Speaker 1:

Remember the goal is to build attentiveness and reliability. All right, practice, practice. Practice doesn't make perfect, there's no such thing as perfection, but it brings about more reliability and permanence of that behavior. Now let's make sure that we're celebrating our progress and our success. Track your wins, all right. Keep a simple log or a chart to track your daily train. As you go, moments, Think about what you're seeing in your progress, witnessing your progress, monitoring that, putting it down on paper. That can be very motivating for you.

Speaker 1:

Now the other thing gradually increase the difficulty. What do I mean by that? Well, as your dog becomes more reliable, add a slight challenge, use it down in a slightly more distracting environment or maybe create a distraction for a second and have the dog stay in that down a little longer, maybe five seconds, before releasing your dog. Now, most importantly, have fun with this. Let the training be a joyful bonding experience. Your dog's gonna pick up on your positive energy. Your dog's gonna pick up on your enthusiasm. So make sure that you're having fun with that. Make the promise, make the process that your dog has to go through something that your dog will love to do, and when you do that, you're always gonna have a dog that's gonna respond well for you.

Speaker 1:

Now let me give you a bonus tip Don't just limit yourself to down. Feel free to experiment with other basic cues like sit or stay or come as you get comfortable with the train, as you go technique and as you get through your first 30 days at least 10 times each day, just asking your dog to lie down and marking and rewarding Once you get through that process. Try that with different cues. Okay. Remember consistency. Consistency is the key and patience, okay.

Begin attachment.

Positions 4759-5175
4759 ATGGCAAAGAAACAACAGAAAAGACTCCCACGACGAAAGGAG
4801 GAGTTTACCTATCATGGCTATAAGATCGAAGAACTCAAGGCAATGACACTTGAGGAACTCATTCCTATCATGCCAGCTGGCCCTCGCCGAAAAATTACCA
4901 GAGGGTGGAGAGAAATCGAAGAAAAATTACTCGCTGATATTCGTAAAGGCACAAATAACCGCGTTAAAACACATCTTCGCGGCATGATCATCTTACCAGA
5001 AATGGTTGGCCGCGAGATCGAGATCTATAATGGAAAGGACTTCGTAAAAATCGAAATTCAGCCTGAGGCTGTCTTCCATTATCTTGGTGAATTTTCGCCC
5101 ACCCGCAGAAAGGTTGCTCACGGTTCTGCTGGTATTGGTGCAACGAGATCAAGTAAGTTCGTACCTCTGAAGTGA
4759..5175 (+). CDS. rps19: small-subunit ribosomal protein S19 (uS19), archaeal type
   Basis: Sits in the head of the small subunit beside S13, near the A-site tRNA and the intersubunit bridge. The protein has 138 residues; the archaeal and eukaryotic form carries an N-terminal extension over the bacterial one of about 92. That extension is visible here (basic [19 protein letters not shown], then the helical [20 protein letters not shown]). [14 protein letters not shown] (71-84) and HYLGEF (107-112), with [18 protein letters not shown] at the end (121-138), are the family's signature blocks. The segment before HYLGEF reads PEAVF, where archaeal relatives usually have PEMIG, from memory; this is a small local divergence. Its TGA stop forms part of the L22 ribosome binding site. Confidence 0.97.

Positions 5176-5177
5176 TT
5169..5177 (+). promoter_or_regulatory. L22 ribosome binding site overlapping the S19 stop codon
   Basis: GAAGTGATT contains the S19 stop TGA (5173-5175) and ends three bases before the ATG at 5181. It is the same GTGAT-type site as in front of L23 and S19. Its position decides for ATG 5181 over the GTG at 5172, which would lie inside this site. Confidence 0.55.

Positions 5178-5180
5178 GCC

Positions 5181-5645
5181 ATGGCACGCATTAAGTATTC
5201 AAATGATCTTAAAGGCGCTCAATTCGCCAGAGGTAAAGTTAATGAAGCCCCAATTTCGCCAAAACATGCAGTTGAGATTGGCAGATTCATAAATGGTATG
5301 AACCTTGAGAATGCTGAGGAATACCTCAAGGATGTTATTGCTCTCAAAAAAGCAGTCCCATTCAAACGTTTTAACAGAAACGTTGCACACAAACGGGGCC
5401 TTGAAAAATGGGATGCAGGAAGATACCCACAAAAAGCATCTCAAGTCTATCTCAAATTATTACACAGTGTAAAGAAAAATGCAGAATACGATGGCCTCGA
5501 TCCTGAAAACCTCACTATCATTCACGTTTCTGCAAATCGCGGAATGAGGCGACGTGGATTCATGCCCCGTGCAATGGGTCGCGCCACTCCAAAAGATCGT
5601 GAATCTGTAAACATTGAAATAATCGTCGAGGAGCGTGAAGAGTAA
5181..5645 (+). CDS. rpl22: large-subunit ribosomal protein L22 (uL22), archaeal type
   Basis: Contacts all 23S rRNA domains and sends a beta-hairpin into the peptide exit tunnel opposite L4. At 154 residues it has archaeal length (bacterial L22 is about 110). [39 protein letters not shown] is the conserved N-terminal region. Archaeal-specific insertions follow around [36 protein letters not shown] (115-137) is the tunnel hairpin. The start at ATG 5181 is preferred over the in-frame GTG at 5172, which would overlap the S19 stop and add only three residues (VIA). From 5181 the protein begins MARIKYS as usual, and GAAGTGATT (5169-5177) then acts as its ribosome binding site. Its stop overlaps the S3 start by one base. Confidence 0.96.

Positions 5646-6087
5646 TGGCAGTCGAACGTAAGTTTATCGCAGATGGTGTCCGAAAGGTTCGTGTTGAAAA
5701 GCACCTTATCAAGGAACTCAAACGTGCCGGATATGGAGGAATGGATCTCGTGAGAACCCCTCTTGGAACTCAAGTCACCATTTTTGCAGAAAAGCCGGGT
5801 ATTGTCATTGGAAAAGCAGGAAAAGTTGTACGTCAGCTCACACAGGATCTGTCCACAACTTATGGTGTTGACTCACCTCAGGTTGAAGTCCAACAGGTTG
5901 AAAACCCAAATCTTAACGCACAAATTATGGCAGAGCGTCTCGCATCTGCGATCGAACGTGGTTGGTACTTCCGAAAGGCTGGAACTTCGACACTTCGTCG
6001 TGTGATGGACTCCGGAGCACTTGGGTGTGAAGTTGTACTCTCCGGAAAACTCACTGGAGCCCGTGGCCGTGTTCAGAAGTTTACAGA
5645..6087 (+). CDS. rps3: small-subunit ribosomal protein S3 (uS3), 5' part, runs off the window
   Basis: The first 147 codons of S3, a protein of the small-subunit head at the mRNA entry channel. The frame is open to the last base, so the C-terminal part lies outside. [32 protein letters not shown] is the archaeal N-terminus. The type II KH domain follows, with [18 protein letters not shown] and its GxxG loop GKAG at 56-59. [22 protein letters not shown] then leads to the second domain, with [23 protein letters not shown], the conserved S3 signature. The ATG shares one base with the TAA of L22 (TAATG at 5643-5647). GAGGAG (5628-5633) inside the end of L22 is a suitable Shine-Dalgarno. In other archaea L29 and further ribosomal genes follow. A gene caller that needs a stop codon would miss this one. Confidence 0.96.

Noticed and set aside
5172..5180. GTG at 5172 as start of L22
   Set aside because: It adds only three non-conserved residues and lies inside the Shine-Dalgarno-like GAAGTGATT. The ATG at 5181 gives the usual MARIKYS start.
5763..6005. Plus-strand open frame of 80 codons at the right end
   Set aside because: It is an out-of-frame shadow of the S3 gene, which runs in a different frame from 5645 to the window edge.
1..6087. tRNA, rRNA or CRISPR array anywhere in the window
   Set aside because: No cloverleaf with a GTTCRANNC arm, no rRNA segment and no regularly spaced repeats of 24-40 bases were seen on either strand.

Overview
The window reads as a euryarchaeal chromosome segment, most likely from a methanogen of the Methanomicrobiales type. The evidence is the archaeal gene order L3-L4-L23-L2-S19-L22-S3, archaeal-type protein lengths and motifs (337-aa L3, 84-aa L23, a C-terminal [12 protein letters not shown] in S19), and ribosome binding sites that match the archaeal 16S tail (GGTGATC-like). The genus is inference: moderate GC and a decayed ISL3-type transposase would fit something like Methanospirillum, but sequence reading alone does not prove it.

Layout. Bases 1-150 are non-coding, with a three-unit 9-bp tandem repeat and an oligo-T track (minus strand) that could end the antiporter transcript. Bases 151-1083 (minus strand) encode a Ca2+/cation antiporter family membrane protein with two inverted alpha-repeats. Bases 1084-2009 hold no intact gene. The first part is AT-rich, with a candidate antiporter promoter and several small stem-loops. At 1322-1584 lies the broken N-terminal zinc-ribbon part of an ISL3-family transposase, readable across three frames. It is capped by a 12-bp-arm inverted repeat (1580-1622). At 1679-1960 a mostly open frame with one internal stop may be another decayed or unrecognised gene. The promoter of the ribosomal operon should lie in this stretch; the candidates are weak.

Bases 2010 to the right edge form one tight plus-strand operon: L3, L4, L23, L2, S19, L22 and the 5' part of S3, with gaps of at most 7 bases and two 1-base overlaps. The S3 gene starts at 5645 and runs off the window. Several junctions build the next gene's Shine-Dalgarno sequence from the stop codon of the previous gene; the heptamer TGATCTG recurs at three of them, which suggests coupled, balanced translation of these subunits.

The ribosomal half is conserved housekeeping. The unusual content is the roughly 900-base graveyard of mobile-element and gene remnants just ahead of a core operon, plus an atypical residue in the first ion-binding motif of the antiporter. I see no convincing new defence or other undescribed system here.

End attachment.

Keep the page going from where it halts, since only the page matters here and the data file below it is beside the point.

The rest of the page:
Speaker 1:

But by preparing your day with these mini training opportunities, what's gonna happen is you're gradually gonna shape your dog into being more attentive and more focused towards you and more responsive when you're asking your dog to do something and getting your dog to listen the first time, every time, every time where there's no warmup needed, no warmup required, all right. So grab your treats, all right. Grab your treats, grab your treat bag, channel your inner canine behaviorist and get ready to sprinkle some train as you go magic into your lives. Have a great day, everybody. I'm outta here. Get in the dog. Just get in the dog. Come on, just get in the dog come on.

Train as You Go
Training Your Dog With Incremental Challenges